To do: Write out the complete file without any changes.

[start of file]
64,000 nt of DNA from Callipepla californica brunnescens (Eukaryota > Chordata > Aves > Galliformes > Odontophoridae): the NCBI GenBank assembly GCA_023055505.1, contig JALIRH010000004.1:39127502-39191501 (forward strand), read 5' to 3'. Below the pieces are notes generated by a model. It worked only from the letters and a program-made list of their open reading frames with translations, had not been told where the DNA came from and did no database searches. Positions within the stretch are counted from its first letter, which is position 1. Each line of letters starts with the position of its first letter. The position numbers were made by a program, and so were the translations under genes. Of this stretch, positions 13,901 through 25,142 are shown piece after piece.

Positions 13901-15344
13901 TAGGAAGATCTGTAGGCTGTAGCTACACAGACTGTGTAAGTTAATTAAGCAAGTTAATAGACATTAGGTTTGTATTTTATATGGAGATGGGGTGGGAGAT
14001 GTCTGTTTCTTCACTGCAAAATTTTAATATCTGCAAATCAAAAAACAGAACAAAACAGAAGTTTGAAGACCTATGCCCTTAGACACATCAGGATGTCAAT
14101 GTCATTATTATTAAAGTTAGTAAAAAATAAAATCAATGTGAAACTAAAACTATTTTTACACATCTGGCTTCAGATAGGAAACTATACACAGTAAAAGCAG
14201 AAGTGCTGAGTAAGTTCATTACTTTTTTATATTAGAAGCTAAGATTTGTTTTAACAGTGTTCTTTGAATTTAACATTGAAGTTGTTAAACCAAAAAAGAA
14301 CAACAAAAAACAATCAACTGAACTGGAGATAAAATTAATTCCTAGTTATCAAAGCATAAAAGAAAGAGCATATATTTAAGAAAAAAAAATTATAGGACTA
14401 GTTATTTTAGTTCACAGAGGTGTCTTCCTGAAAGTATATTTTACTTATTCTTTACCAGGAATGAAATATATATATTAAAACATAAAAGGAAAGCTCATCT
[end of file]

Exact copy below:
64,000 nt of DNA from Callipepla californica brunnescens (Eukaryota > Chordata > Aves > Galliformes > Odontophoridae): the NCBI GenBank assembly GCA_023055505.1, contig JALIRH010000004.1:39127502-39191501 (forward strand), read 5' to 3'. Below the pieces are notes generated by a model. It worked only from the letters and a program-made list of their open reading frames with translations, had not been told where the DNA came from and did no database searches. Positions within the stretch are counted from its first letter, which is position 1. Each line of letters starts with the position of its first letter. The position numbers were made by a program, and so were the translations under genes. Of this stretch, positions 13,901 through 25,142 are shown piece after piece.

Positions 13901-15344
13901 TAGGAAGATCTGTAGGCTGTAGCTACACAGACTGTGTAAGTTAATTAAGCAAGTTAATAGACATTAGGTTTGTATTTTATATGGAGATGGGGTGGGAGAT
14001 GTCTGTTTCTTCACTGCAAAATTTTAATATCTGCAAATCAAAAAACAGAACAAAACAGAAGTTTGAAGACCTATGCCCTTAGACACATCAGGATGTCAAT
14101 GTCATTATTATTAAAGTTAGTAAAAAATAAAATCAATGTGAAACTAAAACTATTTTTACACATCTGGCTTCAGATAGGAAACTATACACAGTAAAAGCAG
14201 AAGTGCTGAGTAAGTTCATTACTTTTTTATATTAGAAGCTAAGATTTGTTTTAACAGTGTTCTTTGAATTTAACATTGAAGTTGTTAAACCAAAAAAGAA
14301 CAACAAAAAACAATCAACTGAACTGGAGATAAAATTAATTCCTAGTTATCAAAGCATAAAAGAAAGAGCATATATTTAAGAAAAAAAAATTATAGGACTA
14401 GTTATTTTAGTTCACAGAGGTGTCTTCCTGAAAGTATATTTTACTTATTCTTTACCAGGAATGAAATATATATATTAAAACATAAAAGGAAAGCTCATCT